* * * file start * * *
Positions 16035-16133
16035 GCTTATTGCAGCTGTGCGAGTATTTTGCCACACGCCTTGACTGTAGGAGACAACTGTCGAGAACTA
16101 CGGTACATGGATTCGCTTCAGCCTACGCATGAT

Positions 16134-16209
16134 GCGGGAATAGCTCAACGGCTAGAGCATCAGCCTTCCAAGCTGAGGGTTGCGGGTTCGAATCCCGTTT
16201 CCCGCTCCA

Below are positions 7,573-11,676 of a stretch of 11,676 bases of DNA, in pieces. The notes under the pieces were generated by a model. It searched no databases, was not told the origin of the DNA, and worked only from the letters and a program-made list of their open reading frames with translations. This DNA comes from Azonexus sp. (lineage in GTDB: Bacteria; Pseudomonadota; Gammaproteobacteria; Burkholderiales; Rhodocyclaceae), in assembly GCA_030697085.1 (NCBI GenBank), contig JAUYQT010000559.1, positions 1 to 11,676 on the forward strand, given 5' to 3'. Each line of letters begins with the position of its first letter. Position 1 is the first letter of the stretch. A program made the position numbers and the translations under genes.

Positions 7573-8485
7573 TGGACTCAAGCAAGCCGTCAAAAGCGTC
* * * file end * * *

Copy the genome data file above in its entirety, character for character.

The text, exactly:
Positions 16035-16133
16035 GCTTATTGCAGCTGTGCGAGTATTTTGCCACACGCCTTGACTGTAGGAGACAACTGTCGAGAACTA
16101 CGGTACATGGATTCGCTTCAGCCTACGCATGAT

Positions 16134-16209
16134 GCGGGAATAGCTCAACGGCTAGAGCATCAGCCTTCCAAGCTGAGGGTTGCGGGTTCGAATCCCGTTT
16201 CCCGCTCCA

Below are positions 7,573-11,676 of a stretch of 11,676 bases of DNA, in pieces. The notes under the pieces were generated by a model. It searched no databases, was not told the origin of the DNA, and worked only from the letters and a program-made list of their open reading frames with translations. This DNA comes from Azonexus sp. (lineage in GTDB: Bacteria; Pseudomonadota; Gammaproteobacteria; Burkholderiales; Rhodocyclaceae), in assembly GCA_030697085.1 (NCBI GenBank), contig JAUYQT010000559.1, positions 1 to 11,676 on the forward strand, given 5' to 3'. Each line of letters begins with the position of its first letter. Position 1 is the first letter of the stretch. A program made the position numbers and the translations under genes.

Positions 7573-8485
7573 TGGACTCAAGCAAGCCGTCAAAAGCGTC